Collision Course

These days, PI Logan Burke does a lot of grunt work by choice. So when he’s offered a surveillance case tied to industrial espionage, he’s not too sure… until he sees the zeroes on the check. All he has to do to earn it is watch Hannah Evans and find out how she’s leaking valuable research secrets.

Simple enough… or is it?

Hannah’s in trouble. She knows someone’s following her. She doesn’t know who, but she’s pretty sure she knows why. She needs help and turns to one of the only people she knows she can trust. Now to take his advice and lay out her worries to a highly recommended private investigator… one Logan Burke.

“Mystery, love, hate, distrust… it has it all. Everything you would hope to find in a really entertaining novel. I couldn’t put it down.” — Amazon reviewer

Fifteen minutes later, she left her room dressed in Logan’s “Surfers Ride the Ocean’s Motion” T-shirt and the matching fish-trimmed shorts. Working through a sense of déjà vu, she went to find him. And she did, sprawled in a lounger on the deck. Only this time he was fast asleep.

She stared for a minute, her gaze wandering the length of his body. He wore no shirt and his low-slung jeans had crept even lower as he slept. The near-blond dusting of chest hair gilded his skin, the effect more masculine than a heavy pelt, especially as it arrowed down in an eye-drawing line to vanish beneath his threadbare waistband.

A pencil-thin scar followed the curve of one rib down his side. Another shorter scar branched off to disappear under his arm. Her gaze inched back to his face. His hair bore the signs of nervous fingers, like blades of grass crushed under incredible weight. The laugh lines around his eyes appeared more defined as he slept.

She frowned, thinking he should look at ease, not like a tiger poised on the edge of attack. He wasn’t relaxed at all, but stiff. The hand laying against his thigh jerked, a spastic tic in his fingers twisted his arm. The dream again.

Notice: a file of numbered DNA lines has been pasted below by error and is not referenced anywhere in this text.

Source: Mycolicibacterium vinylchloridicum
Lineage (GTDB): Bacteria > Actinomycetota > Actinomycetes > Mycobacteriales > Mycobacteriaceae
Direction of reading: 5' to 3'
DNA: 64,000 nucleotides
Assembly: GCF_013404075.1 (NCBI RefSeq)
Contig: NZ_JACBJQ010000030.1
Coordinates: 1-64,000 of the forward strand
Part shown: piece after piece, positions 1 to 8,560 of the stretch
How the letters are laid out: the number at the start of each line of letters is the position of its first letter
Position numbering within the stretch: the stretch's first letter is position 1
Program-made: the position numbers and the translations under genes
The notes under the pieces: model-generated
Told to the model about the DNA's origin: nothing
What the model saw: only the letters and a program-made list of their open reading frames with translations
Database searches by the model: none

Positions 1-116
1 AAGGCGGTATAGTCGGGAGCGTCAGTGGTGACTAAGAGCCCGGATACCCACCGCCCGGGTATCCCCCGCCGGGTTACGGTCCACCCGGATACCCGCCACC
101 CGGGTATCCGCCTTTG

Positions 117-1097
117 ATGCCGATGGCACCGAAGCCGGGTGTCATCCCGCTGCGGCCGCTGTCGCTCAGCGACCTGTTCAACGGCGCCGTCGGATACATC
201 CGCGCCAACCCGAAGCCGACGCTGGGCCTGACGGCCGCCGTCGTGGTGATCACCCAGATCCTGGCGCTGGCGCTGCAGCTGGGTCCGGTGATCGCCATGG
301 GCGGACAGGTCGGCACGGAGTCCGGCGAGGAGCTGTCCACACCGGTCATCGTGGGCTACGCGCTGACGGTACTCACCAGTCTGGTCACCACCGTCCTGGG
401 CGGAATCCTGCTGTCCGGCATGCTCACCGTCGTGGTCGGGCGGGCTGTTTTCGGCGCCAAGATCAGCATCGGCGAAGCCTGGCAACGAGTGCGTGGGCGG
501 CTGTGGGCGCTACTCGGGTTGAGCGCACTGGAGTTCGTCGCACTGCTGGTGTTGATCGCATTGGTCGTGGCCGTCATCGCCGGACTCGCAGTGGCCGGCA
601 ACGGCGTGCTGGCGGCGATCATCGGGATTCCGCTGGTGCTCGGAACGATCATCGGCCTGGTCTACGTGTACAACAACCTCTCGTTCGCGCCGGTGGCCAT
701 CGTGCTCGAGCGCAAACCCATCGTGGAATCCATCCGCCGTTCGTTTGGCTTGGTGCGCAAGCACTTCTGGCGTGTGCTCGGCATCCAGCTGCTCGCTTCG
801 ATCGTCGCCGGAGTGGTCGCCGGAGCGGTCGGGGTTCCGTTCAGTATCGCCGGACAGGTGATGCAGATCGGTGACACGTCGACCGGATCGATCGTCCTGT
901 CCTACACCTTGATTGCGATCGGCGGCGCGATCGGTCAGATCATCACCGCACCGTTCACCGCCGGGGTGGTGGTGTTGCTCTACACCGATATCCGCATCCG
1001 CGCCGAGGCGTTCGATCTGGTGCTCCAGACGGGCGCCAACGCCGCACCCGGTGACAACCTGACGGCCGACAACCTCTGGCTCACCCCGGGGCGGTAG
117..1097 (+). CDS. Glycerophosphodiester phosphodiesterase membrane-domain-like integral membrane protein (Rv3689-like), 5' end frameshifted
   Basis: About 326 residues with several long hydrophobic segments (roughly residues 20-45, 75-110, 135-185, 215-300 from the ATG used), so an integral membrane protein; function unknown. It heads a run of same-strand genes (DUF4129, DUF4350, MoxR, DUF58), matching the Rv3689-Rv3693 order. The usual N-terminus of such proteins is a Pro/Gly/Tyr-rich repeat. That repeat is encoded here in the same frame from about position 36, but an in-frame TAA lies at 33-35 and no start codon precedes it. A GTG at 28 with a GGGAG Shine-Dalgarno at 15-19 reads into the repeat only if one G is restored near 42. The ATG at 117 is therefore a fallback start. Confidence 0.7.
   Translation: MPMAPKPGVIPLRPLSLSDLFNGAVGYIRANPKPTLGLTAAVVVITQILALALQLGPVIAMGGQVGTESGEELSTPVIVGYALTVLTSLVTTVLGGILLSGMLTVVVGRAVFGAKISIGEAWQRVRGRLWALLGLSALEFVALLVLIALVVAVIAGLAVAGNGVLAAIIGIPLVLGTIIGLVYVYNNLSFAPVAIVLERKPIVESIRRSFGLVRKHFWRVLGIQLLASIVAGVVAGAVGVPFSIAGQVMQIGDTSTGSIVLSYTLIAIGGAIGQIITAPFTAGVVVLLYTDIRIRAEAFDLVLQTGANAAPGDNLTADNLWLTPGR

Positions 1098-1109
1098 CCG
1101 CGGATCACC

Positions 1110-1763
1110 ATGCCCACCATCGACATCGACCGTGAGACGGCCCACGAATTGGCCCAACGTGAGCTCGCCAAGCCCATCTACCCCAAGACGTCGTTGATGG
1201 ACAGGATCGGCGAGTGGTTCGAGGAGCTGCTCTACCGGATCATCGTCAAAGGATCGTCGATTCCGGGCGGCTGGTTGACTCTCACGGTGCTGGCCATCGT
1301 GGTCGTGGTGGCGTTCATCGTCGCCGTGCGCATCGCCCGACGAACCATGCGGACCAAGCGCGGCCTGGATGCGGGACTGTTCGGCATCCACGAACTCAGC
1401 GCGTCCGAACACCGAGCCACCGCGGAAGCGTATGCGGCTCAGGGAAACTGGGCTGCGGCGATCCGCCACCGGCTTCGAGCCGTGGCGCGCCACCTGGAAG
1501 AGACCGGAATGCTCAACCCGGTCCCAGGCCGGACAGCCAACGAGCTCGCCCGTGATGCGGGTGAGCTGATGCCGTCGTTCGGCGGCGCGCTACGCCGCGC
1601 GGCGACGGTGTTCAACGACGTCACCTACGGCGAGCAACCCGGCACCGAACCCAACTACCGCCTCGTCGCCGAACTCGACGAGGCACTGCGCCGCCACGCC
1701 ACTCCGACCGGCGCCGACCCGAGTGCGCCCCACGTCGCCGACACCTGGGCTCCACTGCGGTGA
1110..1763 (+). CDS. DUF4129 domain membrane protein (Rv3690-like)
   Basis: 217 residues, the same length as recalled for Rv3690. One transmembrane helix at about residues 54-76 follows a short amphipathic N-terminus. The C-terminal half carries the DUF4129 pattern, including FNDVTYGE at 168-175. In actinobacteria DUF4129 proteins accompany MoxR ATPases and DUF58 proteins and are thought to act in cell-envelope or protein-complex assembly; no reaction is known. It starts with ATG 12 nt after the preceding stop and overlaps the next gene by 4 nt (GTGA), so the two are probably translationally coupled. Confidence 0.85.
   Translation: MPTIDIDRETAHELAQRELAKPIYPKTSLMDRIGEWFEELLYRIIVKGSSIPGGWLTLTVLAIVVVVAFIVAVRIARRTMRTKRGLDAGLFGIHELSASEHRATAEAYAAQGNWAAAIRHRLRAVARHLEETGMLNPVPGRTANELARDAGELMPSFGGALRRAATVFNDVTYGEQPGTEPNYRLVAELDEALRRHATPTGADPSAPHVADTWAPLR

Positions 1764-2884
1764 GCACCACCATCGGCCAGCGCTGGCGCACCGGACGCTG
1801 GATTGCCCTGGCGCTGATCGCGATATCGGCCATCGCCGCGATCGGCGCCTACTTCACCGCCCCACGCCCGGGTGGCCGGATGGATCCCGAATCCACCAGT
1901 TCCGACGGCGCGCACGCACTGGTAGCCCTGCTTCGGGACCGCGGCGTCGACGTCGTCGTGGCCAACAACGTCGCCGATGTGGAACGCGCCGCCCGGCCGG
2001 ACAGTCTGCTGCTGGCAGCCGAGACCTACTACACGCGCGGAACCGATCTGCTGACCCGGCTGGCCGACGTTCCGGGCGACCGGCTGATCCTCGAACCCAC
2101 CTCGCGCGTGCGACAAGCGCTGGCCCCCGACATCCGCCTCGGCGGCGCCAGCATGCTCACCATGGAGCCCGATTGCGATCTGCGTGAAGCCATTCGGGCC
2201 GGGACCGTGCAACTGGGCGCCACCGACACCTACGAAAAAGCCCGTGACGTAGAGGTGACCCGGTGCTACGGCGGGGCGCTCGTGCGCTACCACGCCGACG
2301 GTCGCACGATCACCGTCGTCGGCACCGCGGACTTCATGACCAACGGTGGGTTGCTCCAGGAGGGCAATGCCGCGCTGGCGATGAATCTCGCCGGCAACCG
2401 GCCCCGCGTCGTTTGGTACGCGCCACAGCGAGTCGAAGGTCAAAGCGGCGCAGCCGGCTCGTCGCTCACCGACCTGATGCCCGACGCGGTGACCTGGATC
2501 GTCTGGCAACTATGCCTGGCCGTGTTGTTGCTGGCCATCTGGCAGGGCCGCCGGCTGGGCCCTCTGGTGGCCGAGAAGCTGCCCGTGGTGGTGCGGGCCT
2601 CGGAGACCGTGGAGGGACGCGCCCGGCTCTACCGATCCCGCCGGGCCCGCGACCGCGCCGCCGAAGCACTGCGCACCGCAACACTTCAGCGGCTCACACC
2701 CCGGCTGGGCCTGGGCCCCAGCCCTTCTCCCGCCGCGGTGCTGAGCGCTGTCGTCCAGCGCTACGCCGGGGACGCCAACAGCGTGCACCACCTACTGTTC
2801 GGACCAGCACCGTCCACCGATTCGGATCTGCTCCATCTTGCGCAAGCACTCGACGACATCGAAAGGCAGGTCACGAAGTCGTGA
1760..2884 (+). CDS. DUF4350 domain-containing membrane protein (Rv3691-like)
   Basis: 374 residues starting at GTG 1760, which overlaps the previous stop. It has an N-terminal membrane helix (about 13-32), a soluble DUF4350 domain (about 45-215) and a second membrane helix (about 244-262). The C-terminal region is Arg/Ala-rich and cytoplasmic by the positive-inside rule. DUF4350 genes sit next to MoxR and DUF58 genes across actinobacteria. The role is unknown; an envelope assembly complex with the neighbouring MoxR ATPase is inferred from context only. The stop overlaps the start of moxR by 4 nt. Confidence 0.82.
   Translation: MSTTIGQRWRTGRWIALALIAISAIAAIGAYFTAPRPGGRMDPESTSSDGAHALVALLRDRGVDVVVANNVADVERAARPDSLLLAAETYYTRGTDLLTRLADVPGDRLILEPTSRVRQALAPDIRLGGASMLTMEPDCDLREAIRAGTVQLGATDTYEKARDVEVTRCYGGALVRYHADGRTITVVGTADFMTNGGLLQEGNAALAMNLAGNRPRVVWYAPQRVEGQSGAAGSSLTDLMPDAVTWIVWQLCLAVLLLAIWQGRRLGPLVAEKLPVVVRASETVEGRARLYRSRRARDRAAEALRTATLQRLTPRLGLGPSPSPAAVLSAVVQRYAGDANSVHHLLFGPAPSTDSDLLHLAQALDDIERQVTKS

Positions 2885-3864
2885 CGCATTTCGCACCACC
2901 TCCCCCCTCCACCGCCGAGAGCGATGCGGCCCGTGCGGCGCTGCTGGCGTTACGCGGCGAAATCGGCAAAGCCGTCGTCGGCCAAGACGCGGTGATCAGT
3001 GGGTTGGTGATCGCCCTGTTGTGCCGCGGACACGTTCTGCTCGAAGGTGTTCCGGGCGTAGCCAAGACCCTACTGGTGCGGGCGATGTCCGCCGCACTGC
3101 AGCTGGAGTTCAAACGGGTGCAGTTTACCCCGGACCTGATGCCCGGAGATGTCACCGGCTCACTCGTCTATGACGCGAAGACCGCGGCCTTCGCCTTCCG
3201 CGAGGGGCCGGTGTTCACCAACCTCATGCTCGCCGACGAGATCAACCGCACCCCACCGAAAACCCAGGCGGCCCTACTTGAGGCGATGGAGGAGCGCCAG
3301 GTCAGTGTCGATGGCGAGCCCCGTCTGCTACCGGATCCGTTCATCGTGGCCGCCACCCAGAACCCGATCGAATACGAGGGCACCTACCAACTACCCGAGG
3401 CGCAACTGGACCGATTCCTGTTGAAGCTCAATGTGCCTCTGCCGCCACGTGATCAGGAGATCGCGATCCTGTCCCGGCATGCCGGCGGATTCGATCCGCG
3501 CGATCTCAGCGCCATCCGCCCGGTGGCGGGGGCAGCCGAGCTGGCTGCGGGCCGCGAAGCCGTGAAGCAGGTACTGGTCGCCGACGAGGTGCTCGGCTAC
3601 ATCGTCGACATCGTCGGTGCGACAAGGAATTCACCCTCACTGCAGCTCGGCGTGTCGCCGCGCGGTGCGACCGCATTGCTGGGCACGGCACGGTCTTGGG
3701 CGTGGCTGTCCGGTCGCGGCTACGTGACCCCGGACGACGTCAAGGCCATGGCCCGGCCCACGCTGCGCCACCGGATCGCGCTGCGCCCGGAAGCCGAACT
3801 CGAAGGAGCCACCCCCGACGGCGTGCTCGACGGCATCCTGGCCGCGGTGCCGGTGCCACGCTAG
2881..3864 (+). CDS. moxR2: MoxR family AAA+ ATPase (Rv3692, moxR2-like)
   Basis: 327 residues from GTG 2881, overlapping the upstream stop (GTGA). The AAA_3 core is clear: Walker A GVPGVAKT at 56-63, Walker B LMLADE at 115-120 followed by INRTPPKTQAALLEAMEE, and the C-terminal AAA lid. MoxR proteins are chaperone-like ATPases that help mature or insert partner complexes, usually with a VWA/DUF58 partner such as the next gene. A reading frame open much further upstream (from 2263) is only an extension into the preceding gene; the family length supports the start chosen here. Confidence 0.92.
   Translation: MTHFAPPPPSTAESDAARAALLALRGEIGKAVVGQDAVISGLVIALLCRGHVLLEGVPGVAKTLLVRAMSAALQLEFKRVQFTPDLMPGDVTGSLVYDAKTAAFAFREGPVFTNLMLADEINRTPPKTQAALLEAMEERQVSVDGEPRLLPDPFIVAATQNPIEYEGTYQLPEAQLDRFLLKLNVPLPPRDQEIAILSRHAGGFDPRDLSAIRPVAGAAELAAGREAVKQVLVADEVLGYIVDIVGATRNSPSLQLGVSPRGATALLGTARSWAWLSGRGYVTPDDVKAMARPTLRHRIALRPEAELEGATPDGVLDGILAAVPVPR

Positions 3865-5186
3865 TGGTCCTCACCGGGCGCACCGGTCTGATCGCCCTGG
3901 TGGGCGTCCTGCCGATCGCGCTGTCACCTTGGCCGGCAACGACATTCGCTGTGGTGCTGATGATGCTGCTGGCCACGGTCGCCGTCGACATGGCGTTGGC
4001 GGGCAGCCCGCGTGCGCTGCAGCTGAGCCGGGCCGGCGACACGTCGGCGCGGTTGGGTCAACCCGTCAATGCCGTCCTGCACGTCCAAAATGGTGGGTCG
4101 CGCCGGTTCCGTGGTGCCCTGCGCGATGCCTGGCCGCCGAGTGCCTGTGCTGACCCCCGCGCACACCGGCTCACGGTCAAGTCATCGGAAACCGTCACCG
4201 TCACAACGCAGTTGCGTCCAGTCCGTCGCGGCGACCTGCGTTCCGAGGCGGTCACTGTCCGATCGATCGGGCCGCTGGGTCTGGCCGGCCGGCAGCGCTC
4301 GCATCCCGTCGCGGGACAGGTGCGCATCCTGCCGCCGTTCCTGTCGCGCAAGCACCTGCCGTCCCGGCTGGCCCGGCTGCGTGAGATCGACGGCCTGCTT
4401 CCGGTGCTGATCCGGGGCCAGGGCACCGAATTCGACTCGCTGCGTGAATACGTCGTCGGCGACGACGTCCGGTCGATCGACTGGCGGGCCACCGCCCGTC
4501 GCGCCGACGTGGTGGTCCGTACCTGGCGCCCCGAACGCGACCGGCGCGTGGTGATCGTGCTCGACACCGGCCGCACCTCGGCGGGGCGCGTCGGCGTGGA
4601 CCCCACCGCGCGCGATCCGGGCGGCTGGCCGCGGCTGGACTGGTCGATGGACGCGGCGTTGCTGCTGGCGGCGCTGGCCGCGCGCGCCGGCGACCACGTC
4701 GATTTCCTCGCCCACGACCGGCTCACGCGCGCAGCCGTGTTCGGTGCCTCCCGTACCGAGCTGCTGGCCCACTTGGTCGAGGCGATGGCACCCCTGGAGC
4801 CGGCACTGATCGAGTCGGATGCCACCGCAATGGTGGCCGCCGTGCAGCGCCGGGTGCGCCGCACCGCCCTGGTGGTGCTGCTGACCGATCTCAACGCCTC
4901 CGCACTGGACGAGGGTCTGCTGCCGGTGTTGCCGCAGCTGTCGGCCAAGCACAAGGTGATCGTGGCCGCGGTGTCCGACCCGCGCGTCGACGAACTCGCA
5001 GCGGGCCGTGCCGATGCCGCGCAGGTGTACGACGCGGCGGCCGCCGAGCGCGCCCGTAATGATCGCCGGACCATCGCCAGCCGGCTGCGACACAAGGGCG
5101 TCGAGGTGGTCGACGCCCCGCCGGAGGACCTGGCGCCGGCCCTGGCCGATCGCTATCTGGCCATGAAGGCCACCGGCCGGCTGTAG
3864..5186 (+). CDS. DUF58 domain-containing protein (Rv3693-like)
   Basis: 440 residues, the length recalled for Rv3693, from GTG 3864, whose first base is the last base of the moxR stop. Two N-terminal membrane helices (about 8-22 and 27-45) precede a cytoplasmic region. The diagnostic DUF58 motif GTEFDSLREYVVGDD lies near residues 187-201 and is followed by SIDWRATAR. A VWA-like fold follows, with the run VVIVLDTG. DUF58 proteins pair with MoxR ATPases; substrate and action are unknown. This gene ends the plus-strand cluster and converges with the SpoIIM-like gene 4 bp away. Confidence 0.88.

Even here, safe in his own space, in the light of morning, he wasn’t free. She ached to offer comfort, to hell with his demons and her resolve not to get involved. She was involved and, if she were to be totally honest with herself, had been since she’d turned around in his office and seen his big bad boy persona covering up that little boy hurt.

“Oh Logan, what have you done to me?” She pressed her fingers against her lips.

The next second he cried out, a painful, strangling sound, and lunged upright in the chair. Hannah crossed the deck and dropped to her knees between his legs. He looked at her, his eyes wild and unfocused, then shook his head and tried again, this time driving punishing fingers through his hair, making fists in the length at back.

Hannah reached up and circled his wrist, rubbing her thumb over his, urging him to let go. His eyes, still glazed and cloudy, met hers for a brief second before he closed them, shutting her out. At last he untangled his fingers from his hair and allowed her to draw both his hands away.

She could only guess what sort of nightmares had the power to bring him to this state of near panic, to reduce him to inflicting pain upon himself. Did the physical anguish ease the mental? she wondered, holding his fingers in hers, stroking the backs of his hands.

“How long has this been going on?” she whispered as much to herself as to him.

His eyes shifted behind closed lids. He smiled a crooked smile, enough of one to let her known he wasn’t about to give her a serious answer.

“About a minute or so but you’re welcome to keep it up as long as you want,” he said in a voice gruff with sleep and hurt. He cocked one eye open, then the other, and frowning, made a quick visual sweep of her body.

“I hope you don’t mind,” she began, “but it was either wear this, the prom dress, or the centerfold get-up.”

“I vote for centerfold,” he said flexing his fingers into the material covering her legs.